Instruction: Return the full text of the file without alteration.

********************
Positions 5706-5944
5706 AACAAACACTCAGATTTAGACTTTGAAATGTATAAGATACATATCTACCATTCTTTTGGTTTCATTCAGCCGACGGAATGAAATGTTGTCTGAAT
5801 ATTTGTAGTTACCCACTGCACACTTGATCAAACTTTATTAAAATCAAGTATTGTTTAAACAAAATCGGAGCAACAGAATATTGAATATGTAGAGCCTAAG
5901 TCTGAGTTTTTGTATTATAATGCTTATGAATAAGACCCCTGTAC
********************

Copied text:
Positions 5706-5944
5706 AACAAACACTCAGATTTAGACTTTGAAATGTATAAGATACATATCTACCATTCTTTTGGTTTCATTCAGCCGACGGAATGAAATGTTGTCTGAAT
5801 ATTTGTAGTTACCCACTGCACACTTGATCAAACTTTATTAAAATCAAGTATTGTTTAAACAAAATCGGAGCAACAGAATATTGAATATGTAGAGCCTAAG
5901 TCTGAGTTTTTGTATTATAATGCTTATGAATAAGACCCCTGTAC